The graph of y = x 2 was stretched by a factor of 2 and reflected in the x-axis. The graph was then translated to a position where its vertex is not visible in the viewing window of a graphing calculator. Determine the quadratic relation in vertex form from the partial graph displayed in the screen shot. The scale factor on the y-axis is 5, and the scale factor on the x-axis is 2. Terri’s Solution a = -2 y = -2(x - h)2 + k
18 4
The graph was stretched by a factor of 2 and reflected in the x-axis. I substituted the value of a into the vertex form of the quadratic relation.
The zeros of the graph are 3 and 13. 3 + 13 h = 2 h = 8 18 18 18 50 = = = = -2(4 - 8)2 + k -2(16) + k -32 + k k
I determined the mean of the two zeros to calculate the value of h. The vertex lies on the axis of symmetry, which is halfway between the zeros of the graph. I saw that (4, 18) is a point on the graph. By substituting these coordinates, as well as the value I determined for h, I was able to solve for k.
The equation of the graph is y = -2(x - 8)2 + 50.
EXAMPLE
3
Selecting a strategy to determine a quadratic model
The amount of gasoline that a car consumes depends on its speed. A group of students decided to research the relationship between speed and fuel consumption for a particular car. They collected the data in the table. Determine an equation that models the relationship between speed and fuel consumption.
Speed (km/h) Gas Consumed (litres/100 km) 10 9.2 20 8.1 30 7.4 40 7.2 50 6.4 60 6.1 70 5.9 80 5.8 90 6.0 100 6.3 110 7.5 120 8.4
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Eric’s Solution: Representing a relation with a scatter plot and determining the equation algebraically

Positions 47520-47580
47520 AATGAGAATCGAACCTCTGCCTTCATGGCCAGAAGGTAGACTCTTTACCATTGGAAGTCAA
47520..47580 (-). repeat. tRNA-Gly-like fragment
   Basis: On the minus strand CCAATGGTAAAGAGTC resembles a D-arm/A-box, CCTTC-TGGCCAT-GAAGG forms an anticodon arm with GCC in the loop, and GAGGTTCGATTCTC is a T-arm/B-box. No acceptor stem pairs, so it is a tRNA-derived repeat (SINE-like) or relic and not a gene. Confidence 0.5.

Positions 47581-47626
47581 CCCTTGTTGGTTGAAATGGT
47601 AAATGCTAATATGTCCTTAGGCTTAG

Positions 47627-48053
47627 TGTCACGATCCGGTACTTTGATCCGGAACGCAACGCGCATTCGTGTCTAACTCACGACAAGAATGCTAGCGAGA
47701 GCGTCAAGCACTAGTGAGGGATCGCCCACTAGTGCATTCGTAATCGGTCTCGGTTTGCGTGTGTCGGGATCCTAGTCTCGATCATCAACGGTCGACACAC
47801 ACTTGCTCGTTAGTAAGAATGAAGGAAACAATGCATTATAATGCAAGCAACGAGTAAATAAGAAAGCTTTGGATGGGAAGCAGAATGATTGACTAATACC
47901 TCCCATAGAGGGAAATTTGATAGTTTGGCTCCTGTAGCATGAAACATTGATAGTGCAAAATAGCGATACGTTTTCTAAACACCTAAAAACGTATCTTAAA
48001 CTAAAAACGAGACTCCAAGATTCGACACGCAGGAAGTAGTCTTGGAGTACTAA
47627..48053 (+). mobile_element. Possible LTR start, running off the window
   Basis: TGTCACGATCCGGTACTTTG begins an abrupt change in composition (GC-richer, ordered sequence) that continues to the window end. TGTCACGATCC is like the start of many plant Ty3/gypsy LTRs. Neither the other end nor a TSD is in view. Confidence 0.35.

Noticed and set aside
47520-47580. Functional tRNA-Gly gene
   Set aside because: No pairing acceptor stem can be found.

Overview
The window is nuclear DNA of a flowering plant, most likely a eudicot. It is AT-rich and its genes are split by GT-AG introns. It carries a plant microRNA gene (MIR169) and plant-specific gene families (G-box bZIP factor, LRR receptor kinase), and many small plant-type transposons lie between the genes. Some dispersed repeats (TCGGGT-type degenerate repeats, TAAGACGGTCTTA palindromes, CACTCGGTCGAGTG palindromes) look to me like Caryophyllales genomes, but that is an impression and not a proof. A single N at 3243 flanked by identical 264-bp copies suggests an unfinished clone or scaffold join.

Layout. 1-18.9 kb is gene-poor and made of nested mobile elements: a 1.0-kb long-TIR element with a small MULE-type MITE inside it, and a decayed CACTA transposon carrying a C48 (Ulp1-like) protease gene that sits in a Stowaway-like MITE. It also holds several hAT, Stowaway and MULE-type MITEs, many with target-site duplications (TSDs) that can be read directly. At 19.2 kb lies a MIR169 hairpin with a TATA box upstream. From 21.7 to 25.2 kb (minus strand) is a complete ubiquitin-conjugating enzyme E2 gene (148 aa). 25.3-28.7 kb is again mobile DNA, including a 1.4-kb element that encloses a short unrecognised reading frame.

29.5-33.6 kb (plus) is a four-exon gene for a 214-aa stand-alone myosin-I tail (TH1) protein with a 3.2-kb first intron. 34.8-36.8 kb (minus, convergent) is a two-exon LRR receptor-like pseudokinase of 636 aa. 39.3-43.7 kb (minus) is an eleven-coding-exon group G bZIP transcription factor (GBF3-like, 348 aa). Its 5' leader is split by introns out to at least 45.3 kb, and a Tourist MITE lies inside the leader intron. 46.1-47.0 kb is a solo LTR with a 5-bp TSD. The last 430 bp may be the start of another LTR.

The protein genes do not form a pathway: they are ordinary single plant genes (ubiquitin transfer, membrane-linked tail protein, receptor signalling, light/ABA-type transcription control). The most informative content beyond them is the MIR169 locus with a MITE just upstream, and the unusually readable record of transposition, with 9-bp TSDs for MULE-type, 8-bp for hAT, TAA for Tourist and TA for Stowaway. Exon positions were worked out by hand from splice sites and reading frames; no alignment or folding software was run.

Gas (litres/100 km) 10 -8 6 4 2 0 vertex (75, 5.8) x 20 40 60 80 100 120 140 Speed (km/h) y I constructed a scatter plot to display the data and drew a curve of good fit. Since the curve looked parabolic and I knew that I could estimate the coordinates of the vertex. I estimated the coordinates of the vertex to be about (75, 5.8).
y = a(x - h)2 + k y = a(x - 75)2 + 5.8
I decided to use the vertex form of the equation. I substituted the estimated values (75, 5.8) into the general equation.
6.0 = a(90 - 75)2 + 5.8
From the table, I knew that the point (90, 6.0) is close to the curve. I substituted the coordinates of this point for x and y to determine a. I solved for a.
6.0 = a(15)2 + 5.8 6.0 = 225a + 5.8 0.2 = 225a 0.0009 a The equation that models the data is y = 0.0009(x - 75)2 + 5.8.
10.0 Gas (L/100 km) 8.0 6.0 4.0 2.0 0.0 0 50 100 Speed (km/h) 150 y 0.0009x2 10.534 0.1317x Gas Consumption
I checked my equation using a spreadsheet. I entered the data from the table. I used column A for the Speed values and column B for the Gas values. I created a graph, added a trend line using quadratic regression of order 2, and chose the option to display the equation on the graph. Tech
Support
For help creating a scatter plot and performing a regression analysis using a spreadsheet, see Appendix B-35.
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y y y y
= = = =
0.0009(x - 75)2 + 5.8 0.0009(x 2 - 150x + 5625) + 5.8 0.0009x 2 - 0.135x + 5.0625 + 5.8 0.0009x 2 - 0.135x + 10.8625